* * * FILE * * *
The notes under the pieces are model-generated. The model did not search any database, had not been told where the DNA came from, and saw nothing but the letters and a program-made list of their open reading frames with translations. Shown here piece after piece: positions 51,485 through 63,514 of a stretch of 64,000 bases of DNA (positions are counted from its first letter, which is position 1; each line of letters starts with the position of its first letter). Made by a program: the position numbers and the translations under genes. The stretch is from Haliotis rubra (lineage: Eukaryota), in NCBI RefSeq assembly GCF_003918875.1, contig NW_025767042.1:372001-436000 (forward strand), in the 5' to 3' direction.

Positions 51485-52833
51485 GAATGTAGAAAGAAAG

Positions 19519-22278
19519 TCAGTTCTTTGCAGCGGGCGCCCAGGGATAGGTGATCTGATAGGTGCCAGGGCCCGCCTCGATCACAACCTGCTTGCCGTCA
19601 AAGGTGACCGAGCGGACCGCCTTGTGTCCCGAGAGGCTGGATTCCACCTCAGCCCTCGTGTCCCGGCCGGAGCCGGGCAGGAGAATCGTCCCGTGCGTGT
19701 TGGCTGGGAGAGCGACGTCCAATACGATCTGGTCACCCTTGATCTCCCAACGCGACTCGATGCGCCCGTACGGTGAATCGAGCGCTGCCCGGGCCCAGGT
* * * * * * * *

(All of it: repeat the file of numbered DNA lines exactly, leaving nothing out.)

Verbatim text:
The notes under the pieces are model-generated. The model did not search any database, had not been told where the DNA came from, and saw nothing but the letters and a program-made list of their open reading frames with translations. Shown here piece after piece: positions 51,485 through 63,514 of a stretch of 64,000 bases of DNA (positions are counted from its first letter, which is position 1; each line of letters starts with the position of its first letter). Made by a program: the position numbers and the translations under genes. The stretch is from Haliotis rubra (lineage: Eukaryota), in NCBI RefSeq assembly GCF_003918875.1, contig NW_025767042.1:372001-436000 (forward strand), in the 5' to 3' direction.

Positions 51485-52833
51485 GAATGTAGAAAGAAAG

Positions 19519-22278
19519 TCAGTTCTTTGCAGCGGGCGCCCAGGGATAGGTGATCTGATAGGTGCCAGGGCCCGCCTCGATCACAACCTGCTTGCCGTCA
19601 AAGGTGACCGAGCGGACCGCCTTGTGTCCCGAGAGGCTGGATTCCACCTCAGCCCTCGTGTCCCGGCCGGAGCCGGGCAGGAGAATCGTCCCGTGCGTGT
19701 TGGCTGGGAGAGCGACGTCCAATACGATCTGGTCACCCTTGATCTCCCAACGCGACTCGATGCGCCCGTACGGTGAATCGAGCGCTGCCCGGGCCCAGGT